According to researchers at the H. Lee Moffitt Cancer Center & Research Institute, men with a mutation in their VAC14 gene are more susceptible to Docetaxil chemotherapy induced neuropathy and nerve pain. This debilitating side effect results from damage to the peripheral nerves and is felt by the man as weakness, numbness and pain most likely felt in the hands and feet.
The Moffitt study was published online in the journal Clinical Cancer Research. The researchers analyzed the DNA of 623 men who had participated in a randomized phase 3 clinical trial that included docetaxel chemotherapy therapy. A total of 50 (8.1%) men experienced peripheral neuropathy (PN) out of the total sample. After examining and comparing the DNA of both those men who experienced PN and those who had not they found that a variation in the VAC14 gene was highly associated with the incidence of docetaxel-induced peripheral neuropathy.
According to Howard McLeod, Pharm.D., medical director of the DeBartolo Family Personalized Medicine Institute at Moffitt understanding, “The genetic variant of VAC14 identified in this study could be useful for understanding the mechanism of docetaxel-induced neuropathy and may be informative for avoiding docetaxel treatment in patients at elevated neuropathy risk.”
If you are considering moving on to chemotherapy with Docetaxel you should discuss this issue with your doctor and determine with your doctor if you should find out if you have this genetic alteration prior to commencing chemotherapy.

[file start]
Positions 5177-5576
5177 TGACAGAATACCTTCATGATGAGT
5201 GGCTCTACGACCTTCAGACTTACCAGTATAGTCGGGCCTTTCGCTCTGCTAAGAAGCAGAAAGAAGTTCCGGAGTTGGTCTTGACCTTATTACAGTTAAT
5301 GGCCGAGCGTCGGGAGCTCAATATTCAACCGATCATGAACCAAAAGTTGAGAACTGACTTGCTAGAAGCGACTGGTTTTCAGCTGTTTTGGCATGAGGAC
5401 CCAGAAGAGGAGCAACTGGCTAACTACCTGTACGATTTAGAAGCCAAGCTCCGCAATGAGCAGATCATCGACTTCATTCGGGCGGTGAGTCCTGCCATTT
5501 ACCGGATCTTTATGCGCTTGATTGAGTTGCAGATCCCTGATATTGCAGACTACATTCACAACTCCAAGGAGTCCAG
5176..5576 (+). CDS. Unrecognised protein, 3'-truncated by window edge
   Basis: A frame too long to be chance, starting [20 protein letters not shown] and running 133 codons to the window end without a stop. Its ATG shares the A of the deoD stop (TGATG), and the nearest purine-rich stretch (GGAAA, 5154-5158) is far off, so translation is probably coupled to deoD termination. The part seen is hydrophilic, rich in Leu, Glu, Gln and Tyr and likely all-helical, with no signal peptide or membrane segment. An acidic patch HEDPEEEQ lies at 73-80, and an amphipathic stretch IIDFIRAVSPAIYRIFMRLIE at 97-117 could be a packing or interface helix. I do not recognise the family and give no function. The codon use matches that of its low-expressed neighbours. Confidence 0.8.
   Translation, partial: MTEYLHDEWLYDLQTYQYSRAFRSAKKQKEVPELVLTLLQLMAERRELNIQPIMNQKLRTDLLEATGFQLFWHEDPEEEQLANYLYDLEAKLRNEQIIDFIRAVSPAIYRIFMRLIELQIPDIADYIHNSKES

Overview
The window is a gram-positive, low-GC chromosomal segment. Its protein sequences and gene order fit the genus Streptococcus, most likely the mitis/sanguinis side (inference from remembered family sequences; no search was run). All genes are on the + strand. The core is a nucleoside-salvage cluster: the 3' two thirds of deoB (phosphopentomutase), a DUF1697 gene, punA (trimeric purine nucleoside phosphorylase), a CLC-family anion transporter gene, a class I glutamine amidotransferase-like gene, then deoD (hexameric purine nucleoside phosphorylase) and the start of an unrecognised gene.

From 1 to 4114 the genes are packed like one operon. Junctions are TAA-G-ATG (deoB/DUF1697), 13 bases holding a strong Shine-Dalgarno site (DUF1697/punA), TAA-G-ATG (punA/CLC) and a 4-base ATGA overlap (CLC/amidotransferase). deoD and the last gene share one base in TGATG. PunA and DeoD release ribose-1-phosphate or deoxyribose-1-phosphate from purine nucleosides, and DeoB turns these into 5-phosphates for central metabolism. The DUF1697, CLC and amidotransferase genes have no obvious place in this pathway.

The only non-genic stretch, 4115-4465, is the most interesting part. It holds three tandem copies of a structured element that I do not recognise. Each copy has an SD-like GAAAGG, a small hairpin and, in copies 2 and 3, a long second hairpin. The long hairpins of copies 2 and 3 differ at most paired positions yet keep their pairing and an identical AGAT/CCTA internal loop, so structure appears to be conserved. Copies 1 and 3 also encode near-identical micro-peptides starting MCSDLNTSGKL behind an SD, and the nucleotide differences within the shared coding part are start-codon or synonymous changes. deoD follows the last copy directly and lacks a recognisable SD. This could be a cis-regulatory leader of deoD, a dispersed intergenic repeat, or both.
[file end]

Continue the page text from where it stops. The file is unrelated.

ScienceDaily. ScienceDaily, 13 May 2016. www.sciencedaily.com/releases/2016/05/160513150351.htm
This is your friend, Russ Thomas. I already have neuropathy in my feet and legs that has developed because of 10 years of prostate cancer treatments.
I have no diabetes and am healthy except for metastatic PC. Because of the STAMPEDE and CHAARTED,trials I have considered undergoing Taxotere chemotherapy. However, I have held off because I already have neuropathy. My oncologist informs me that Jevtana has less neuropathy side affects than Taxotere. I guess it’s the old risk vs. reward dilemma. Your comment?
Hi Russ, It is always great to hear from you. My understanding is the same as your oncologist’s, Jevtana seems to have less side effects in general than Taxotere. Why not see if you do have the genetic mutation before you make a decision. You an still go to Jevtana first and then decide about Tax later. I am aware that there are many oncologists who do now use Jevtana first because it does seem to be more easily tolerated. Will I see you in Calif in September? – Joel